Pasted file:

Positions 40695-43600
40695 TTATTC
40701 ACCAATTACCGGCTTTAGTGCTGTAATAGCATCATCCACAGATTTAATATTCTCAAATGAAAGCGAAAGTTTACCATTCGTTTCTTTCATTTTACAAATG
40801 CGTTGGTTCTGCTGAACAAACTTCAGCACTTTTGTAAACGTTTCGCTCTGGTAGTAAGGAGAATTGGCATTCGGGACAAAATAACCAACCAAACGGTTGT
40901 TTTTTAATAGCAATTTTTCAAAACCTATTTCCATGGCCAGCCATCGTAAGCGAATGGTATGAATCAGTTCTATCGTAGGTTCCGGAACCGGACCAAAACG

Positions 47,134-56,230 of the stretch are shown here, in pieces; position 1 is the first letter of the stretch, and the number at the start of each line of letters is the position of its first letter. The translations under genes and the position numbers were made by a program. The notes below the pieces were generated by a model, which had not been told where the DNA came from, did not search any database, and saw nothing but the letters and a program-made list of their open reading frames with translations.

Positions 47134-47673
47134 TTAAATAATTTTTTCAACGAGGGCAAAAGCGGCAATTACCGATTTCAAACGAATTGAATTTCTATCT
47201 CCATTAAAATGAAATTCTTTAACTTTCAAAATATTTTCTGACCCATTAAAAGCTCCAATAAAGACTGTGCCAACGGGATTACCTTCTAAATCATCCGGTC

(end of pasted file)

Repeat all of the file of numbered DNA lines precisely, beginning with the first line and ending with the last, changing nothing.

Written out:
Positions 40695-43600
40695 TTATTC
40701 ACCAATTACCGGCTTTAGTGCTGTAATAGCATCATCCACAGATTTAATATTCTCAAATGAAAGCGAAAGTTTACCATTCGTTTCTTTCATTTTACAAATG
40801 CGTTGGTTCTGCTGAACAAACTTCAGCACTTTTGTAAACGTTTCGCTCTGGTAGTAAGGAGAATTGGCATTCGGGACAAAATAACCAACCAAACGGTTGT
40901 TTTTTAATAGCAATTTTTCAAAACCTATTTCCATGGCCAGCCATCGTAAGCGAATGGTATGAATCAGTTCTATCGTAGGTTCCGGAACCGGACCAAAACG

Positions 47,134-56,230 of the stretch are shown here, in pieces; position 1 is the first letter of the stretch, and the number at the start of each line of letters is the position of its first letter. The translations under genes and the position numbers were made by a program. The notes below the pieces were generated by a model, which had not been told where the DNA came from, did not search any database, and saw nothing but the letters and a program-made list of their open reading frames with translations.

Positions 47134-47673
47134 TTAAATAATTTTTTCAACGAGGGCAAAAGCGGCAATTACCGATTTCAAACGAATTGAATTTCTATCT
47201 CCATTAAAATGAAATTCTTTAACTTTCAAAATATTTTCTGACCCATTAAAAGCTCCAATAAAGACTGTGCCAACGGGATTACCTTCTAAATCATCCGGTC